ARMv8.5-A Support Being Prepped To Battle Spectre-Style Vulnerabilities
Written by Michael Larabel in LLVM on 27 September 2018 at 02:22 PM EDT. 9 Comments
LLVM --
Earlier this month Arm began publishing details of the ARMv8.5-A instruction set update, which is expected to be officially documented and released by the end of Q1'2019, while the LLVM compiler stack has already received initial support for the interesting additions.

Landing yesterday in LLVM Git/SVN is the new ARMv8.5-A target while hitting the tree today is the more interesting work.

One of the most interesting additions with ARMv8.5-A -- and now supported by LLVM -- are architectural additions for fending off possible Spectre-style speculative execution security vulnerabilities. First up are new speculation restriction system registers. These new registers allow for restricting certain types of speculative execution.

There is also a new speculation barrier with the ARMv8.5-A instruction set for limiting speculative execution to instructions following it. Also are prediction invalidation instructions as barriers to speculative execution based on an earlier execution within a given execution context. There is also SSBB and PSSBB speculation barriers for restricting speculative execution of load instructions.

Outside of the security space, ARMv8.5-A is baking a new persistent memory instruction and random number instructions.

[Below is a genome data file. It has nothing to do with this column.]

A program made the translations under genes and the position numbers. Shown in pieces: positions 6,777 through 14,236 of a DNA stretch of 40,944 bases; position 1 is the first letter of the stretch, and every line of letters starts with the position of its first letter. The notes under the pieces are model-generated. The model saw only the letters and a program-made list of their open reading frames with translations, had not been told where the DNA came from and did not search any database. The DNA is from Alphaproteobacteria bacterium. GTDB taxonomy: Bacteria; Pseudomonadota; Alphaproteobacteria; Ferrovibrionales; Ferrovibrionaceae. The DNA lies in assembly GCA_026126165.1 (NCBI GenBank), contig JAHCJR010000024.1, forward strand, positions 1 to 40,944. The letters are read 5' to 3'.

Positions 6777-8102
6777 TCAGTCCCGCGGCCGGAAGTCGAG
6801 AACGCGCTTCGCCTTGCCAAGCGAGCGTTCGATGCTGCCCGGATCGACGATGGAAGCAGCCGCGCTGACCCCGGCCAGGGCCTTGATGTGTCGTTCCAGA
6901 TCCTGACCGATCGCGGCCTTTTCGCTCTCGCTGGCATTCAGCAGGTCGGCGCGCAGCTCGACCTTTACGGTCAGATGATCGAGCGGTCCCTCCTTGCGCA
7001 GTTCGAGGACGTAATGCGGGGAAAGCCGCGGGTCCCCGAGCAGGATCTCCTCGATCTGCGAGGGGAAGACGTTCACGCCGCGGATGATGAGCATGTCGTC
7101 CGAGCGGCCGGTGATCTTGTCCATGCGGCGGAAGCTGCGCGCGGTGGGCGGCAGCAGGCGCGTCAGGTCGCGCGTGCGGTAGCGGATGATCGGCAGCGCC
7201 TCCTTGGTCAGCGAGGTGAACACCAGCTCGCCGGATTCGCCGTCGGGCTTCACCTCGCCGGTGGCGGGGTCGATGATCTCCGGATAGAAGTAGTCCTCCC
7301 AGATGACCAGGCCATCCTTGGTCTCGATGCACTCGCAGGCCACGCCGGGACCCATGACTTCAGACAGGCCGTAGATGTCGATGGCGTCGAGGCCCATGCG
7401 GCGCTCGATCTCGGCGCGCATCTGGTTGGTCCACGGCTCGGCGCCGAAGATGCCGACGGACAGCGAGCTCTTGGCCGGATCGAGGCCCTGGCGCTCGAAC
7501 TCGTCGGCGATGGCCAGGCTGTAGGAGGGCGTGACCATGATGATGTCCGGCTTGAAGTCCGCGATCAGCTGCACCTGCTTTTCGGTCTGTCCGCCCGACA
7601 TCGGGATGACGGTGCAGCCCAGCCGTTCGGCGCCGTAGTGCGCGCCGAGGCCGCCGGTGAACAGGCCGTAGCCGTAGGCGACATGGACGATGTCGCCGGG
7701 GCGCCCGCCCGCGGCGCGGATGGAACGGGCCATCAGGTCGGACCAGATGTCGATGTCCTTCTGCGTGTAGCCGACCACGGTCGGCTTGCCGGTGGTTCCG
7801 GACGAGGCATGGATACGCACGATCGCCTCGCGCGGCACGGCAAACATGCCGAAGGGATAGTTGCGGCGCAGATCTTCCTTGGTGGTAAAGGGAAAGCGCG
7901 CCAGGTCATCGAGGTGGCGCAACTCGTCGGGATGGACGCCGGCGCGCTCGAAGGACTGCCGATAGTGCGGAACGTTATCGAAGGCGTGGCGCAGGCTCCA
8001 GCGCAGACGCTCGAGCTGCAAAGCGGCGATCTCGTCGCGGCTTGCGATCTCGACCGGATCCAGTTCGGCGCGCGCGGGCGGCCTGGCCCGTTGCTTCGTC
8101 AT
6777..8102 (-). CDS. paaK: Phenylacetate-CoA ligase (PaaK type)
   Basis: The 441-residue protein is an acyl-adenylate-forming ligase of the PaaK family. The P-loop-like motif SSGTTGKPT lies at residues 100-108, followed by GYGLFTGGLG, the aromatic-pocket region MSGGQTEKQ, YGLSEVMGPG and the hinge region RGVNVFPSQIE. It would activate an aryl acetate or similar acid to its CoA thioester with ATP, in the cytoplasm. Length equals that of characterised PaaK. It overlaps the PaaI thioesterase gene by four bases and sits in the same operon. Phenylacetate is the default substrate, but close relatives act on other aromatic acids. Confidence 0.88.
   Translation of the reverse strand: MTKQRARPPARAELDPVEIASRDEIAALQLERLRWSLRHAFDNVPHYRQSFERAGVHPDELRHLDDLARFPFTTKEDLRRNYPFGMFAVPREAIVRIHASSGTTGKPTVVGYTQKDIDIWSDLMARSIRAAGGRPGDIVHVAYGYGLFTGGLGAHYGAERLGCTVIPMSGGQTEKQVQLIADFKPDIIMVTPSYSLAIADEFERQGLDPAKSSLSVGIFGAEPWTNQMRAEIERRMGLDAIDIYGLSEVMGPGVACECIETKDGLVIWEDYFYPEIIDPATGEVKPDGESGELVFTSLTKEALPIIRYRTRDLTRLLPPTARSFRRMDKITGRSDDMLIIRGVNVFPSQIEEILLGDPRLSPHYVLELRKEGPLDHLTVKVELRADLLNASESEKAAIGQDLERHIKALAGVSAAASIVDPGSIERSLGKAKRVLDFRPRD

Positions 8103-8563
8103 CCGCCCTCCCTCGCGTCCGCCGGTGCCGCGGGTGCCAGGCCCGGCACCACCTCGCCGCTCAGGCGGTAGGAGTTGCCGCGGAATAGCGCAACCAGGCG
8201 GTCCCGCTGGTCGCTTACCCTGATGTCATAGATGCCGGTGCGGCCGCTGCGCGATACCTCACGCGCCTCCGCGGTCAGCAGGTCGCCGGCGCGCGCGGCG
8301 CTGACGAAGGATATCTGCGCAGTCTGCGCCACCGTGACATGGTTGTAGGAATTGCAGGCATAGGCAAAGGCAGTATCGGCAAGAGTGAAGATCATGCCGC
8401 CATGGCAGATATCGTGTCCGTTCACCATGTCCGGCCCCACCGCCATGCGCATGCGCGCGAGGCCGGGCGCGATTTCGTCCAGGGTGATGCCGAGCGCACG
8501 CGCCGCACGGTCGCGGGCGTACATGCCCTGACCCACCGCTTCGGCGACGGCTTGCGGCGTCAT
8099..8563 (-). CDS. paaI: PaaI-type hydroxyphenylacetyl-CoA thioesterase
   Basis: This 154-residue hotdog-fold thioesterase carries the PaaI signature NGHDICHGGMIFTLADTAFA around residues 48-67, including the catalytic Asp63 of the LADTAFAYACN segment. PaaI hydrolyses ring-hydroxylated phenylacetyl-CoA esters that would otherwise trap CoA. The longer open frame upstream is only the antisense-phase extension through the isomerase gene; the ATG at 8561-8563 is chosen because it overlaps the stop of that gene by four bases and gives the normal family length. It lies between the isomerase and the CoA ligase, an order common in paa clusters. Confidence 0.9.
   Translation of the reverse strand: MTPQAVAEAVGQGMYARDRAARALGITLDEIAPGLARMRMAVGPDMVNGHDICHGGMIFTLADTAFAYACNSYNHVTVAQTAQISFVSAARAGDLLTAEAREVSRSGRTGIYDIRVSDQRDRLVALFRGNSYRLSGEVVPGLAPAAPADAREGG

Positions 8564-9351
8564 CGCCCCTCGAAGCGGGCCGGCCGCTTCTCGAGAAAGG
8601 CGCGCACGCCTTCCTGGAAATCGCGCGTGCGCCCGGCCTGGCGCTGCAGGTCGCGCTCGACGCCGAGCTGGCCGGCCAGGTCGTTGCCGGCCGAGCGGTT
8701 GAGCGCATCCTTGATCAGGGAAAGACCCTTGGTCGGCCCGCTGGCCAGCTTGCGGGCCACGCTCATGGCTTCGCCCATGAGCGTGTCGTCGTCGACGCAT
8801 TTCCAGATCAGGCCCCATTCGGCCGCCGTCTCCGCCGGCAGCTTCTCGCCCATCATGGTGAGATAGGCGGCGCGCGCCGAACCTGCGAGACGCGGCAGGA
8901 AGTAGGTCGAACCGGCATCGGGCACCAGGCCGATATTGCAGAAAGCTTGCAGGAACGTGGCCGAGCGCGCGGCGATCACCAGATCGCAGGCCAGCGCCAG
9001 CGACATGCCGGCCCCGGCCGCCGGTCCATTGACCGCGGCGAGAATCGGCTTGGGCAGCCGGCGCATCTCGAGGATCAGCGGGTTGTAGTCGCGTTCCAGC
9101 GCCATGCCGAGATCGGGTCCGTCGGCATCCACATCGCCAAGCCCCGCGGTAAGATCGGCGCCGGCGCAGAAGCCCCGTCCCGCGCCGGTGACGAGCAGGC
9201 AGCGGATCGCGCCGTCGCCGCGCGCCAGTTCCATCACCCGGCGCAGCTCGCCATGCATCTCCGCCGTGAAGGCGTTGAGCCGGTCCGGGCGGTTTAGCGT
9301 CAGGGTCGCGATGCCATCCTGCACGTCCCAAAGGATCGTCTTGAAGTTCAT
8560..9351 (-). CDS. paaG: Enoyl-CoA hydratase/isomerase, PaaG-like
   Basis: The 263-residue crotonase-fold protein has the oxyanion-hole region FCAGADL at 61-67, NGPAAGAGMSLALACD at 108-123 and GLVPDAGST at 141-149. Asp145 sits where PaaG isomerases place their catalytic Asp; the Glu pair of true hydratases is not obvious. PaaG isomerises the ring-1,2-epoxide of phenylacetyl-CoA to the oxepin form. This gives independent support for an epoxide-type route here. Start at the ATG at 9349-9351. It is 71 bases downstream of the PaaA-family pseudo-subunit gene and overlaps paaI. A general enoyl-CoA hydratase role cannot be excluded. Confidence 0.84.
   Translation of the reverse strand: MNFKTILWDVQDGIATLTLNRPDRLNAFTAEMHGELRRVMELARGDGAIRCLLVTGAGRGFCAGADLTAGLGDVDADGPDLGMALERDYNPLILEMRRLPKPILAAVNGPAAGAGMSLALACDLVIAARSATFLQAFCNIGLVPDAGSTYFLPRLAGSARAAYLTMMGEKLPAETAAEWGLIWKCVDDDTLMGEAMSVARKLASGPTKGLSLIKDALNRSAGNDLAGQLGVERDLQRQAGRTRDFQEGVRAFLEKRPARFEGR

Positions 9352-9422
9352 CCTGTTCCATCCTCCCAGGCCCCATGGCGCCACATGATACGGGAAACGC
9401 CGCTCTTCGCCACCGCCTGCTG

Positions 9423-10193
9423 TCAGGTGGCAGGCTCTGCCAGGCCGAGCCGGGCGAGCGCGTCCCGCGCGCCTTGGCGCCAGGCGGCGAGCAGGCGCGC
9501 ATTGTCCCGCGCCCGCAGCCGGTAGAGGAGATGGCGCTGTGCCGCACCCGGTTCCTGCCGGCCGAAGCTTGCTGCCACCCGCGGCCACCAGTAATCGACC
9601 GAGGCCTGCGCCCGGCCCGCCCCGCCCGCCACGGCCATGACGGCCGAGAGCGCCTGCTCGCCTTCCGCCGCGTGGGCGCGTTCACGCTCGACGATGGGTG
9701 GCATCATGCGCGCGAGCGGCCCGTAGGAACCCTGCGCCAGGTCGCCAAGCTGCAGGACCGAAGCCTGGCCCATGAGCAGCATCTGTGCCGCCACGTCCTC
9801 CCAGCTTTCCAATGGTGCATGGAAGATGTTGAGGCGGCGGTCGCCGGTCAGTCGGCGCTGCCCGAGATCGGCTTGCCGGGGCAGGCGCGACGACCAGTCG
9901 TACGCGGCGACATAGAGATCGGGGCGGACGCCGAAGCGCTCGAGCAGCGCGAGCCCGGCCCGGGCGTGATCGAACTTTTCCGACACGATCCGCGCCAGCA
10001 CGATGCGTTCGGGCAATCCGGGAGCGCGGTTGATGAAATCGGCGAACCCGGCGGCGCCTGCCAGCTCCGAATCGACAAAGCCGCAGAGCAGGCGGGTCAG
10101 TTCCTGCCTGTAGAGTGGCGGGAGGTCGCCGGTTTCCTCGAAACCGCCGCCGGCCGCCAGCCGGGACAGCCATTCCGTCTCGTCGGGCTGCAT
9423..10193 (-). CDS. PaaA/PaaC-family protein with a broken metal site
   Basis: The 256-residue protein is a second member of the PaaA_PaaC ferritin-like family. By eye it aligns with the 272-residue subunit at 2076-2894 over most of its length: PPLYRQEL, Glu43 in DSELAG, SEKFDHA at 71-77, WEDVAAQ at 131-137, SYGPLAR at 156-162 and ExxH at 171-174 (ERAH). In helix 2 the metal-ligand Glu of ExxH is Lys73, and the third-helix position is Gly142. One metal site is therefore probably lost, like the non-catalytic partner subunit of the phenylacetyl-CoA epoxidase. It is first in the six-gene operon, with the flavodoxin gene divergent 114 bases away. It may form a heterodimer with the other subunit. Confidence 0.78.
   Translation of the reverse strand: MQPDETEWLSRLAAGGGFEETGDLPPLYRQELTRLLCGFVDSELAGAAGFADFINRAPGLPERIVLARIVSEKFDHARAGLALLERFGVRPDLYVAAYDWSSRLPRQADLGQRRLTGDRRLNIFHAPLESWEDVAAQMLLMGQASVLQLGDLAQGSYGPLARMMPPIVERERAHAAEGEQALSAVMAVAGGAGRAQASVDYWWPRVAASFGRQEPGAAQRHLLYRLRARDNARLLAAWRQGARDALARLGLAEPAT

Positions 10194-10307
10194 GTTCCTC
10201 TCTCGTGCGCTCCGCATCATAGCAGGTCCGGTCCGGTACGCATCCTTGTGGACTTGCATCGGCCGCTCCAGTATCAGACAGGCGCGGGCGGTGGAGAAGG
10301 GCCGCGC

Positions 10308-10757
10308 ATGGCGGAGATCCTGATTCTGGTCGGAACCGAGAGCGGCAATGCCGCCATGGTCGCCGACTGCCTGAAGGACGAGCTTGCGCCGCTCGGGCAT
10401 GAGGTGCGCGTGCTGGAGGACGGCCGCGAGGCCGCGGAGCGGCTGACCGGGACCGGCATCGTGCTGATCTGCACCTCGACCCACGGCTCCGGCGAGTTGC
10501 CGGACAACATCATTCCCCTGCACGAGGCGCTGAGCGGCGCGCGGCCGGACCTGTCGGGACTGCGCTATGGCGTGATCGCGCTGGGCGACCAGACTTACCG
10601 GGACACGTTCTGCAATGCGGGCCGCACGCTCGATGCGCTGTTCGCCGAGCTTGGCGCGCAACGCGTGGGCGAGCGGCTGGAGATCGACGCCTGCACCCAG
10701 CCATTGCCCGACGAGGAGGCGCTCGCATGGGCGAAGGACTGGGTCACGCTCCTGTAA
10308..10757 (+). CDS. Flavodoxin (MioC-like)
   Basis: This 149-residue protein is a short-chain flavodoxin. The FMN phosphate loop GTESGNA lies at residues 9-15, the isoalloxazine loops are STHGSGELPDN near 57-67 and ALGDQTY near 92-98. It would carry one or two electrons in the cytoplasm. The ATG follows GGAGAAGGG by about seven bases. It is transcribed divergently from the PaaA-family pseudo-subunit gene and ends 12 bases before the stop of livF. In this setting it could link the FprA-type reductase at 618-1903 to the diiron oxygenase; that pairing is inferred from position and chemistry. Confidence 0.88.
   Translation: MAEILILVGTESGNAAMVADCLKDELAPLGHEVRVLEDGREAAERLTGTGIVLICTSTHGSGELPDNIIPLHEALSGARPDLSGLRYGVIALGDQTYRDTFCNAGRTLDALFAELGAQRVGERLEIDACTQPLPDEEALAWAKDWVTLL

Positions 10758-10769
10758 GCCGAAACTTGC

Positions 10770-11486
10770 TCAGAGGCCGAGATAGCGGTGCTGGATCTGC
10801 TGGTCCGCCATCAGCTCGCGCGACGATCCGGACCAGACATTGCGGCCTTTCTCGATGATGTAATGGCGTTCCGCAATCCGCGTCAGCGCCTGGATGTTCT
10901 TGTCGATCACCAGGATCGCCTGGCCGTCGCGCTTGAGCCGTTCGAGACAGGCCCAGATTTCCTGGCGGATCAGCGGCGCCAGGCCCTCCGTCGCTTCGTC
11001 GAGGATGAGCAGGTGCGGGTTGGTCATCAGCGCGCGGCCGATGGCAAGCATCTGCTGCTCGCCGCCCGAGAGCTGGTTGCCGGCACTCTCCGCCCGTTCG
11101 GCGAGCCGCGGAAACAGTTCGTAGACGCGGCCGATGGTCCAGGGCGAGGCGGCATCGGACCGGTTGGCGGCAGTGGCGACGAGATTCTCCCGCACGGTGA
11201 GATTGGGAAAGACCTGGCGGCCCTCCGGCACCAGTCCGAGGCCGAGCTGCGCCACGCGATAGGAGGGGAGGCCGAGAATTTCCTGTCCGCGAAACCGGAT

While not part of this LLVM compiler work, some of the other ARMv8.5-A improvements on deck include "memory tagging" as another security feature, support for debugging across power resets, finer grained traps for virtualization, and other persistent memory capabilities.

It's great that ARM is quick in getting out instruction set extensions to better deal with speculative execution in light of Spectre (and for the ARMv8.5-A compiler support being punctually added to LLVM), but it's going to be well into 2019 at the earliest before actually seeing any ARMv8.5-A hardware.
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Michael Larabel is the principal author of Phoronix.com and founded the site in 2004 with a focus on enriching the Linux hardware experience. Michael has written more than 10,000 articles covering the state of Linux hardware support, Linux performance, graphics drivers, and other topics. Michael is also the lead developer of the Phoronix Test Suite, Phoromatic, and OpenBenchmarking.org automated benchmarking software. He can be followed via Twitter or contacted via MichaelLarabel.com.

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